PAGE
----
Using Public Access Clinical Databases to Interpret NGS Variants
On February 4th, Dr. Christensen covered some of the public data source options for samples used in large scale studies. But what is the state of public repositories used to annotate and interpret individual variations, both in translational research and clinical settings?
In this webcast on February 19th, Gabe Rudy, Vice President of Product Development, will showcase publicly available databases and resources available for interpreting rare and novel mutations in the context of his own personal exome obtained through a limited 23andMe pilot in 2012.
The last couple years have seen many changes in well-established resources such as OMIM and dbSNP, while motivating new efforts such as ClinVar and PhenoDB to bring NGS interpretation to clinical grade through a global data sharing effort.
In this webcast, Gabe will cover:
- The changing landscape of public annotations: Then, Now, and Soon.
- Will the new human reference (GRCh38) released in December be a game changer?
- Specific examples of improvements in annotation and algorithms that result in more accurate analysis of his own exome.
- The utility and progress of NGS to different clinical applications in terms of public resources: carrier screening, hereditary cancer risk, pharmacogenomics, oncology care, and genetic disorder diagnosis.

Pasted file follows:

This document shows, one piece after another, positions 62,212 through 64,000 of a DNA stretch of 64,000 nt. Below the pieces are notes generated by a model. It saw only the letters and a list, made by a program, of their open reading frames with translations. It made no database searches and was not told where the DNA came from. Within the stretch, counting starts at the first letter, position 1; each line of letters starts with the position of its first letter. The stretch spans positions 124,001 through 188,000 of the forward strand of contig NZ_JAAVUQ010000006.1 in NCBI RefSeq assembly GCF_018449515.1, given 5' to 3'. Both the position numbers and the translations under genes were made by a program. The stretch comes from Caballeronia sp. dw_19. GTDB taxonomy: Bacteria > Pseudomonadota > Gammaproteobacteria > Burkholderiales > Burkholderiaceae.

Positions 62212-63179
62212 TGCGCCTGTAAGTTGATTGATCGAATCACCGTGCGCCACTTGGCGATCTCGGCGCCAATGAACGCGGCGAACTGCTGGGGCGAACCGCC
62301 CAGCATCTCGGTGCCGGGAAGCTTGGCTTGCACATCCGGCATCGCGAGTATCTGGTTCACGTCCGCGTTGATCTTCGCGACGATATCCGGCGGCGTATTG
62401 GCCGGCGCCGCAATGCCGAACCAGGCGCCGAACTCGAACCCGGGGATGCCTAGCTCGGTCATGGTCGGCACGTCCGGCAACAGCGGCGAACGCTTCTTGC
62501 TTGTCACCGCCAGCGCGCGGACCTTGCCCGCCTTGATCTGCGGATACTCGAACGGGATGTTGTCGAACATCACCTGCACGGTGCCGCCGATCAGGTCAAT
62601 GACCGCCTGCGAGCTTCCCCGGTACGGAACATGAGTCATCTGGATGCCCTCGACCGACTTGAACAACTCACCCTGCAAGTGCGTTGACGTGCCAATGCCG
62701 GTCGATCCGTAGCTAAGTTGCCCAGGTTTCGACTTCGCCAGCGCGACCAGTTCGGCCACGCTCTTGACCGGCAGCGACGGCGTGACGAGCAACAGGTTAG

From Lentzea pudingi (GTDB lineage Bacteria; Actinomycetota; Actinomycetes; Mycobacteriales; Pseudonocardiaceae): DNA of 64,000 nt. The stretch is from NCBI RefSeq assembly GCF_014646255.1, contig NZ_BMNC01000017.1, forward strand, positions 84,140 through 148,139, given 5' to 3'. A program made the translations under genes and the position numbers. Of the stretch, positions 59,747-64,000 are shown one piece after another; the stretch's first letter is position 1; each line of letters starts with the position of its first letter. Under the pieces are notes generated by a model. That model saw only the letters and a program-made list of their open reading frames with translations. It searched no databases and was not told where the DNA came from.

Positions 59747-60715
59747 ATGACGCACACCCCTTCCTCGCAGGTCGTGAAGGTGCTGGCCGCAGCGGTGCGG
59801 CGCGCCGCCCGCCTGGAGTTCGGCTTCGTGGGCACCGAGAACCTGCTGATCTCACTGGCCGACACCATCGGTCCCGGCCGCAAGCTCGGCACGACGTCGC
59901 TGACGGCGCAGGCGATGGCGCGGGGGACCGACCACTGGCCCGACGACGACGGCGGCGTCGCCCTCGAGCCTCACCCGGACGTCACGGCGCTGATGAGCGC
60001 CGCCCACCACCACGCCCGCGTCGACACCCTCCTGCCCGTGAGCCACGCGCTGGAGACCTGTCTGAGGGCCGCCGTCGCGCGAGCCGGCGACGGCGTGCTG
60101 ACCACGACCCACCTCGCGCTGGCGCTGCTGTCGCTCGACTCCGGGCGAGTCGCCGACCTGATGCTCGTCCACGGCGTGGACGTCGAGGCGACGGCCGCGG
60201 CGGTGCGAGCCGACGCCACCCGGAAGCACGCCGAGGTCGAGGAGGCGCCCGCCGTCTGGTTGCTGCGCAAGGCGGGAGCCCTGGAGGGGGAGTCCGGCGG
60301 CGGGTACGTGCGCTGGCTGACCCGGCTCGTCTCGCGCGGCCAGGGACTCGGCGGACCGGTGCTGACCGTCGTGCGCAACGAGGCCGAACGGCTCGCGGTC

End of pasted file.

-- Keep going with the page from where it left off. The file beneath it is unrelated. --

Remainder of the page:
- Sharing of new clinical data: How both variation and phenotype level data is currently being shared and what will be the way forward to match rare and undiagnosed cases at a global scale.
About the Presenter
Gabe Rudy Meet Gabe Rudy, GHI's Vice President of Product and Engineering and team member since 2002. Gabe thrives in the dynamic and fast-changing field of bioinformatics and genetic analysis. Leading a killer team of Computer Scientists and Statisticians in building powerful products and providing world-class support, Gabe puts his passion into enabling Golden Helix's customers to accelerate their research. When not reading or blogging, Gabe enjoys the outdoor Montana lifestyle. But most importantly, Gabe truly loves spending time with his sons, daughter, and wife. Follow Gabe on Twitter @gabeinformatics.